It’s been awhile. I’m sorry (again). I’m learning a lot in my PhD program (and loving every minute of it!) but I’m also busier than I’ve ever been and I keep putting this blog aside. But, busy is good. Our research group has been up to some neat and important projects that I’ll be blogging about in this space (hopefully soon!).
Recently, I joined the Joy Cardin show on Wisconsin Public Radio (check out the interview here). During the show there was a comment/question that inspired me to return to the blog.
Two callers mentioned having surgery to “correct” their hearing loss, which is possible with certain types of hearing loss but also very rare. Both times I felt compelled to underline the rarity of their situations. But it begs the question – if a designation of over-the-counter hearing aids emerge and more people manage their own hearing loss, are we going to miss these “correctable” hearing losses?
Let’s break it down.
First, we need a brief anatomy lesson and understanding of the multiple types of hearing loss. The auditory system is pretty complex. Sound enters our ear canal, hits our eardrum, moves across the tiniest bones in our body (the ossicles), and then hits our inner ear where it is encoded and sent to the brain. This entire system must run smoothly for hearing to function at a normal level. Dysfunction or blockage at any level of the system can cause hearing loss.
There are two main types of hearing loss. Sensorineural hearing loss refers to a loss caused by the actual sensory system (e.g. cells in the inner ear), while conductive hearing loss refers to a loss caused by an inability to get sound to the inner ear (e.g. a plug of wax in your ear canal, fluid in your ear, bone overgrowth, etc.). Sensorineural hearing loss is permanent, but conductive is not always permanent and can often be repaired or may subside on its own. For example, fluid in the ear may subside once a cold subsides or surgeons (Otolaryngologists or ENTs) can repair some of the structural issues that would prevent sound from getting to the inner ear.
Whew. That was a lot of learning. Now that that’s out of the way, back to my original question. If hearing aids become available over-the-counter, will more people manage their own hearing loss, resulting in the “medically correctable” losses going undetected? This certainly seems like it could be a possible outcome.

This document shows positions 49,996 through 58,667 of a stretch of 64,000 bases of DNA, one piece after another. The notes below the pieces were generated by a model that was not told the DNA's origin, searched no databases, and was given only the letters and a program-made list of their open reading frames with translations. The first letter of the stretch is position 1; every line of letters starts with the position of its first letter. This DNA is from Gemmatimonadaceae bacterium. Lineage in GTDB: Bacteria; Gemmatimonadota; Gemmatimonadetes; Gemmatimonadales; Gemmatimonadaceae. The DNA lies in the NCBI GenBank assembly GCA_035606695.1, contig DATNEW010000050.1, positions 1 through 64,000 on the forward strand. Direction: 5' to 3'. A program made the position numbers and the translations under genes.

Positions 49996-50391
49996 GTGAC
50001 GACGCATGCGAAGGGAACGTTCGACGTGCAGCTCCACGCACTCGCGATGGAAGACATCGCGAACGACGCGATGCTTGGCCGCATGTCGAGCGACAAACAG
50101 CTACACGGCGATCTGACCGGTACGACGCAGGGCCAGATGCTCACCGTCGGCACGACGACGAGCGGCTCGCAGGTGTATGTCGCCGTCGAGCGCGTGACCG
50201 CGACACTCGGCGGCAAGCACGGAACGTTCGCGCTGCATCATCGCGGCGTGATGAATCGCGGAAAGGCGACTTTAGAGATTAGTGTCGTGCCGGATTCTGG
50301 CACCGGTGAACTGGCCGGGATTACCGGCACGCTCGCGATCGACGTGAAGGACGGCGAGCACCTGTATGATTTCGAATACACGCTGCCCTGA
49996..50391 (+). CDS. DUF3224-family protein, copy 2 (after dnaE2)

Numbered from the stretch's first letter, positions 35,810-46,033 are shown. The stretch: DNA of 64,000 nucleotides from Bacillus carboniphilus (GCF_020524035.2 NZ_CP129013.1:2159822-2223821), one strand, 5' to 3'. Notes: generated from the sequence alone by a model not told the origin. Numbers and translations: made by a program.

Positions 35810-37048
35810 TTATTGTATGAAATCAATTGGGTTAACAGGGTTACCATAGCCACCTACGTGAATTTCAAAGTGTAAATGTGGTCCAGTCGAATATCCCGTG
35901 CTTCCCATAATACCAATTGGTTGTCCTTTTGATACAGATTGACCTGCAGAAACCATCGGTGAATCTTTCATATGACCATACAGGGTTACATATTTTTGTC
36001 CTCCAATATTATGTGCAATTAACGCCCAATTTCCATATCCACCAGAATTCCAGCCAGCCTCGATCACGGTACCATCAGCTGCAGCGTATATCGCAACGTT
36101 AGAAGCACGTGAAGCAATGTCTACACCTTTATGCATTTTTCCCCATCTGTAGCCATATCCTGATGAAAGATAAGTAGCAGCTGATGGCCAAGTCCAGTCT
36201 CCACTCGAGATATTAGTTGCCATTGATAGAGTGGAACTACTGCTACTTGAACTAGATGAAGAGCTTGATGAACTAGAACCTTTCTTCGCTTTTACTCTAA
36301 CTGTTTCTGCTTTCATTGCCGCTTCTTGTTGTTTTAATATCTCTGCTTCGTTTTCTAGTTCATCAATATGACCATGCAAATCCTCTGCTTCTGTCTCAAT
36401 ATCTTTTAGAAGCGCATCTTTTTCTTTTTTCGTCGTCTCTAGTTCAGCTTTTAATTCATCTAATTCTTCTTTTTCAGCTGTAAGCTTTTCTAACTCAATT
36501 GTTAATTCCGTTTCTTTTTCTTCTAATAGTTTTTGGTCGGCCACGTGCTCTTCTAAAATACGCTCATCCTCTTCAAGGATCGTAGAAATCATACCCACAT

However, I think the answer is no. In fact, I believe we’ll catch more of these “medically correctable” hearing losses because more people than ever will have their hearing tested.
Right now, we know that most people wait around 8 years from noticing their hearing loss before they do anything about it. Moreover, we know that a very small percentage of those with hearing loss actually have hearing aids. There are many reasons people ignore hearing loss, including cost, access, and general public health awareness. I believe the over-the-counter hearing aid model will actually improve all of these areas. By changing the way hearing aids are distributed, cost will be reduced (larger market, less middle men, and more competition), and more people will have access to them. As more people have access to them and see them in stores and online, the public awareness of hearing loss will increase.
As more people become aware of hearing loss, more people will pursue hearing testing. With increased hearing aids sales, audiologists and hearing aid dispensers will actually see more people. This is because more people than ever will be using hearing aids, which will require care and maintenance visits for counseling, fitting, adjusting, and instructions on their new hearing aids. In addition, with the increased access to hearing aids, adults will likely pursue hearing help earlier than ever, leading to many seeing audiologists down the road. While some savvy users will purchase over-the-counter hearing aids and never see an audiologist or hearing aid dispenser, I think many of them will eventually see an audiologist and give us the opportunity to identify those rare “medically correctable” cases.
In all, over-the-counter devices won’t just provide more people with devices, they may act as a catalyst to bring hearing loss into the public’s conscious and help get more people into the door of an audiologist clinic to have their hearing tested.
Have a great day!
Nicholas S. Reed